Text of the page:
- Why is each window/frame overlapping?
Windowing is a means to stationarize signals. Inside a small enough window, you can expect that the properties of the signal chunk do not vary too fast. And you now can use tools well-suited to stationary signals, like Fourier-based techniques.
You can imagine non-overlapping rectangular windows, each defining a frame. Each sample is, somehow, treated with the same weight (the height of the window). However, when you look at the features extracted from two consecutive frames, or when processing them, the change of property between the frames may induce a discontinuity, or a jump ("the difference of parameter values of neighbouring frames can be higher"). The same phenomenon happens with JPEG images, using $8\times 8$ non-overlapping blocks. This tiling or blocking effect is already annoying for the eye, it is even more disturbing for the ear.
Adding to this, if the signal evolves slowly with time, the left-end or the right-end sample could be seen as the "most different" samples: the frame is inherent localized at a specific location, depending on the window shape. If the window is symmetric, the central location is the center of the frame (some use asymmetric windows for speech processing).
So you can imagine giving some smaller weights to the edges of the frame. This is what you do when you are averaging a signal with unimodal weights, like triangular or Gaussian, instead of uniform. This can be beneficial for frequency estimation, as other windows have better behavior than the uniform one. However, this creates some imbalance in the processing (even information loss as said by @hotpaw2, esp. if the window vanishes) of some samples (the edge ones), unless you compensate it in some way, for instance by choosing a sum of windows whose amplitude ("constant overlap-add") or energy is close to one. Some figures can be found in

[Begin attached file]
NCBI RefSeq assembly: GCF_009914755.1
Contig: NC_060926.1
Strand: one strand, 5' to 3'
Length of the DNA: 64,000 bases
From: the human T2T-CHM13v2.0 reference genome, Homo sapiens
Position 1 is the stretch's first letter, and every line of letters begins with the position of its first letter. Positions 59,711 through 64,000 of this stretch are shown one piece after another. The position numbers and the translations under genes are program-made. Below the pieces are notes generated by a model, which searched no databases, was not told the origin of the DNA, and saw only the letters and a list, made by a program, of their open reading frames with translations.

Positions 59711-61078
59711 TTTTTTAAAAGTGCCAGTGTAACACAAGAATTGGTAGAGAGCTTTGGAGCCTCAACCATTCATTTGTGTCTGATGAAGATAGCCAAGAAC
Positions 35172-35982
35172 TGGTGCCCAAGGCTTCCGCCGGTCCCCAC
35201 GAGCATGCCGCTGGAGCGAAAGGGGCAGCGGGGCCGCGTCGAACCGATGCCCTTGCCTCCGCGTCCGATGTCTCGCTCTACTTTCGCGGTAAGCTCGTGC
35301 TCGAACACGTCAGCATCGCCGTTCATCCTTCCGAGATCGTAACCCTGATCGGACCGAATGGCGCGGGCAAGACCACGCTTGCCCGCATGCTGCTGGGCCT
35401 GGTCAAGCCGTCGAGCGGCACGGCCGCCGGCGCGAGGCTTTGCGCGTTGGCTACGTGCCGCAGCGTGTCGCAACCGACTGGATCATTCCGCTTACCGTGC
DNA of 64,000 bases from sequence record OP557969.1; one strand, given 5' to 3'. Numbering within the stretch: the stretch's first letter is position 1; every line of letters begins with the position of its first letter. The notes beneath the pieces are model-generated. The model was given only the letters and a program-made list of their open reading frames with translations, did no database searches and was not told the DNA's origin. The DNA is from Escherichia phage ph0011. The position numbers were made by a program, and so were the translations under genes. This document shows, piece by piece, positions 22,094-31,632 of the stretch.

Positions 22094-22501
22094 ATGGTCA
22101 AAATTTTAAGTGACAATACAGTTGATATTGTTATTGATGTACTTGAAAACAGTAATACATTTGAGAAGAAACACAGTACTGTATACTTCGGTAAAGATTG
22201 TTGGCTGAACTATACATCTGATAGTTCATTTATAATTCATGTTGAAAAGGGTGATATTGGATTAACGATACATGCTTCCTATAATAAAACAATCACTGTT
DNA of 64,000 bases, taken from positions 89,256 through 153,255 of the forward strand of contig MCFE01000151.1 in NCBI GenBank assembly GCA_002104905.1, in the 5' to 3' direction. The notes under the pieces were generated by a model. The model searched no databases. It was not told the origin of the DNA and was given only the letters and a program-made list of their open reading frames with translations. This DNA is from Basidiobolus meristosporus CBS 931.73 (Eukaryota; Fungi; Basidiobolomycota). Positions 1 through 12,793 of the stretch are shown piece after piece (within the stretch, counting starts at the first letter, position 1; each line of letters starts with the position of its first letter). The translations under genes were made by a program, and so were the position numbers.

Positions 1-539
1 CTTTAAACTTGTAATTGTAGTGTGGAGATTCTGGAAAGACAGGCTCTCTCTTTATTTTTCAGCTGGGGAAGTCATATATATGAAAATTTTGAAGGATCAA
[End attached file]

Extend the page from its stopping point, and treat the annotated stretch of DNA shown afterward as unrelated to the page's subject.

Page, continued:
Spectrum and spectral density estimation by the Discrete Fourier transform (DFT), including a comprehensive list of window functions and some new at-top windows, and the framework of oversampled filter banks provides a quite unified treatment of such constraints.
- My question is how the overlap lower/increase the processor demand?
It depends a lot of the implementation. When the processing is done offline, you can save a lot of redundant operations, by folding the windows into independent blocks, subsampling where you can, etc. Using polyphase matrices or lifting from the overlapped filter bank theory can help you a lot in saving operations. Also, CPU and GPU aware processing can completely change the computational burden deal.
So what follows is quite crude.
Without much optimization however, if you have an overlap of $p$%, each sample will be processed, in average, $c = 1/(1-p)$ times. This is about the factor for the number of frames that could be naively processed: $c=2$ for $p=50\%$, $c=4$ for $p=75\%$. If $p= 0$, frames can easily be processed in parallel. Otherwise, some memory or processing is required for the overlap.
At the extreme, you can perform a windowing centered at each sample. This is the principle at the basis of the time-frequency analysis. The computational cost can be high. But the high redundancy has a good side: any processing in the frequency domain would be more robust to noise, or imperfections in the processing: you should hear less clicks and pops.